NEW YORK (AP) — People recognize Laura Benanti on the street these days. They just don't know why.
"They'll be like, 'You're the girl from the thing!' And then I just go, 'Yeah!'" the actress said, laughing. "Then they say, 'Which thing?' And I answer, 'I don't know. I don't know what you watch, darling.'"
Forgive some confusion when it comes to pinning down this very special talent who has mastered theater, TV, comedy, drama, YouTube, musicals, cabaret and concerts. She's even working on a book.
Benanti can do so many things well that her manager recently gave her a choice: we can focus on one thing or keep doing everything and let people catch up. They chose to let us catch up.
"I have a lot of things that I like to do," she said. "Not that I'm necessarily amazing in all of them, but there's a lot of things I like to do and I feel lucky and grateful that I'm getting to do all of them."
This month she's pushing the boundaries of her career even further by headlining the "New York Spring Spectacular" at the 5,800-seat Radio City Music Hall.
Benanti sings and dances alongside some 40 Rockettes and massive puppets in a show led by Tony-winning director Diane Paulus and Tony winning director and choreographer Warren Carlyle. "Dancing with the Stars" dancers Derek Hough co-stars.
"This feels like to me a combination of the biggest, broadest musical you've ever seen and Cirque du Soleil," she said in an interview in her Manhattan apartment. "It's aptly named — it is a spectacular."
Benanti plays a billionaire CEO who buys a tour company and hopes to replace it with virtual-reality experiences. A veteran guide shows her the error of her ways.
The show features many New York City landmarks — a 26-foot tall talking and moving Statue of Liberty and the lion statues guarding the Public Library, are just a few — and Benanti calls it "a love letter to New York City."
She would love if the show rekindles a love for human interaction in this hyper-digital age. "I'm hoping that people will leave the theater and put their devices away and then go explore the city together as a family," she said.
Carlyle, who has long admired Benanti from afar, has finally gotten to work with her and called her "special," ''fearless" and "generous."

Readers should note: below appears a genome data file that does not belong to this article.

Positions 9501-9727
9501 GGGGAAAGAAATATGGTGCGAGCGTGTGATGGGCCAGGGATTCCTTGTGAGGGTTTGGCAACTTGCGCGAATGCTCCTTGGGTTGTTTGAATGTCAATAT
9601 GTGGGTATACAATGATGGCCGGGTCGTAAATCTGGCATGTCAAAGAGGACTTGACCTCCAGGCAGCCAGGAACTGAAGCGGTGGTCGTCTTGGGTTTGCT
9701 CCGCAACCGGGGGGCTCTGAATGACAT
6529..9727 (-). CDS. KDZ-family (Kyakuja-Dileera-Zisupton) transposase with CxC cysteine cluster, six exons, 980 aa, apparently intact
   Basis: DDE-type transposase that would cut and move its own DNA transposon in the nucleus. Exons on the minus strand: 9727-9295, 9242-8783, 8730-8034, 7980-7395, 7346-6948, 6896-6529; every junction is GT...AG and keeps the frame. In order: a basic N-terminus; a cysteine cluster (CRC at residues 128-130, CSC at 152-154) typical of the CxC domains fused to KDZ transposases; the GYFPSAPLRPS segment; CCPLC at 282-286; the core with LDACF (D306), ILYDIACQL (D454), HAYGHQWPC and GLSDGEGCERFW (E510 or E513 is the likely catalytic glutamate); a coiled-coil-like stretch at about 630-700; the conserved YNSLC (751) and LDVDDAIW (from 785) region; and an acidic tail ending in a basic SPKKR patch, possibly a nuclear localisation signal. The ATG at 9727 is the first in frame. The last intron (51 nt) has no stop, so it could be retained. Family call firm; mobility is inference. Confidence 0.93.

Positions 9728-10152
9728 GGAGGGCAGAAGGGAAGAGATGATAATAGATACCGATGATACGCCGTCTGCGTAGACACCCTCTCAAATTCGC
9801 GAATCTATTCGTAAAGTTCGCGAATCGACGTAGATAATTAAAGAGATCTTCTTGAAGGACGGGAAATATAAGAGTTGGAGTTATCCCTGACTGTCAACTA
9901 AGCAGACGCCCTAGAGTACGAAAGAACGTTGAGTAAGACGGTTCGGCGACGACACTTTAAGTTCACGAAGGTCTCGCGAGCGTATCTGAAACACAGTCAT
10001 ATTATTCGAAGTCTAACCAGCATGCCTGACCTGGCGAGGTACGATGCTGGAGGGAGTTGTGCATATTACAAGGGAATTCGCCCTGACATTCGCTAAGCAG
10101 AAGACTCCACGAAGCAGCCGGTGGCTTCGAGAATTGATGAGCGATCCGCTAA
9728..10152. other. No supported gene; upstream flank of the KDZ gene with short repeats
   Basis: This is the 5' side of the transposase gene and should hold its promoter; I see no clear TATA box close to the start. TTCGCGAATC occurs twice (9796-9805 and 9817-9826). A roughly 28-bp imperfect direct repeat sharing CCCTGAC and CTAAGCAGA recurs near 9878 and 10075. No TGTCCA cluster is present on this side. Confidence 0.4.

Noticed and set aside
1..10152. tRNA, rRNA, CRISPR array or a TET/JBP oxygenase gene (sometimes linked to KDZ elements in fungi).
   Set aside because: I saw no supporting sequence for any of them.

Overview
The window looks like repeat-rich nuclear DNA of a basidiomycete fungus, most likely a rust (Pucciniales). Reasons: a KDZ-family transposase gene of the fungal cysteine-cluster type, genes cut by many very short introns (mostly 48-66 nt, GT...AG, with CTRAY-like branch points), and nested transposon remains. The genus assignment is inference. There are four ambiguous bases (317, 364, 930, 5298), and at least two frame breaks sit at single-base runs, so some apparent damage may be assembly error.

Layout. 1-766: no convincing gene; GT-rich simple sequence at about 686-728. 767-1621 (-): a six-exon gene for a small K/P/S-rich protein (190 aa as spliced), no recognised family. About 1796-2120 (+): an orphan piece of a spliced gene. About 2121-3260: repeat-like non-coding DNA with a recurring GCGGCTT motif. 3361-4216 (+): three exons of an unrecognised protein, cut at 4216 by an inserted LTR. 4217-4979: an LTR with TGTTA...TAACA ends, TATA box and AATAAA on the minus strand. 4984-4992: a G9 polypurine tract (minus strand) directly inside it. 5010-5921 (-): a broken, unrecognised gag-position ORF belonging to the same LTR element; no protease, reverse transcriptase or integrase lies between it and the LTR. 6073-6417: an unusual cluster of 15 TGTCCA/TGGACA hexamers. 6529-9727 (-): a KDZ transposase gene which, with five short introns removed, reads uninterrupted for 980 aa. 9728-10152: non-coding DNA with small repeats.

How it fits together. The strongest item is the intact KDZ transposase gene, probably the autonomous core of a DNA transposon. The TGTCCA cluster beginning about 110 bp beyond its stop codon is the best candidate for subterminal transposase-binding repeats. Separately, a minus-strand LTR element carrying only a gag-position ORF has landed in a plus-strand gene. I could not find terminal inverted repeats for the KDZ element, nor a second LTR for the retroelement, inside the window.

"She's a true leading lady, in the real old-fashioned sense of the world," he said. "I love being in her presence. She makes me feel like anything is possible."
Though the show has plenty of eye-popping moving parts, Benanti has the most admiration for her leggy co-stars — those high-kicking Rockettes.
"They are superheroes. They are artists and they are athletes," she said. "I challenge any football player or basketball player — those are the only sports I know, I'm sorry — to come up against these women, who are giving you heart and soul and kicks for days."
One of the Rockettes, who has two children, recently gave birth to a third and Benanti has watched her juggle motherhood and dancing. "Anytime I'm like, 'I'm tired,' I'm like, 'No you're not. You're absolutely not tired.'"
Carlyle said Benanti's respect for the Rockettes makes sense: "She's an extremely, extremely gifted lady but she also turns up and works very hard. There's no sense of entitlement. The Rockettes are very similar — they're very disciplined and they're highly trained, highly skilled women. Laura is able to appreciate that."
Benanti, who won a Tony in the Broadway revival of "Gypsy," has seen her profile rise of late thanks to TV appearances on "Nurse Jackie," ''Nashville," ''The Good Wife," ''Go On" and NBC's live version of "The Sound of Music." She also has a CD, "In Constant Search of the Right Kind of Attention."
Benanti fans will get even more soon: She's landed the role of Supergirl's mother on an upcoming CBS show and she'll be back on Broadway in spring 2016 opposite Josh Radnor in the musical "She Loves Me."
She credits the uptick in interest to sheer momentum and from her letting go of the notion of remaining just a serious theater actress. Now she tweets with abandon and makes hysterical viral videos.
"I just got more comfortable with myself and I realized, if I'm not interested in being Julia Roberts, which I'm not, then why don't I just enjoy my life and calm down and stop trying to claw my ways toward some invisible dragon?" she said. "It made me a much happier person and, ironically, people were like, 'Oh, hi!'"
Mark Kennedy is at http://twitter.com/KennedyTwits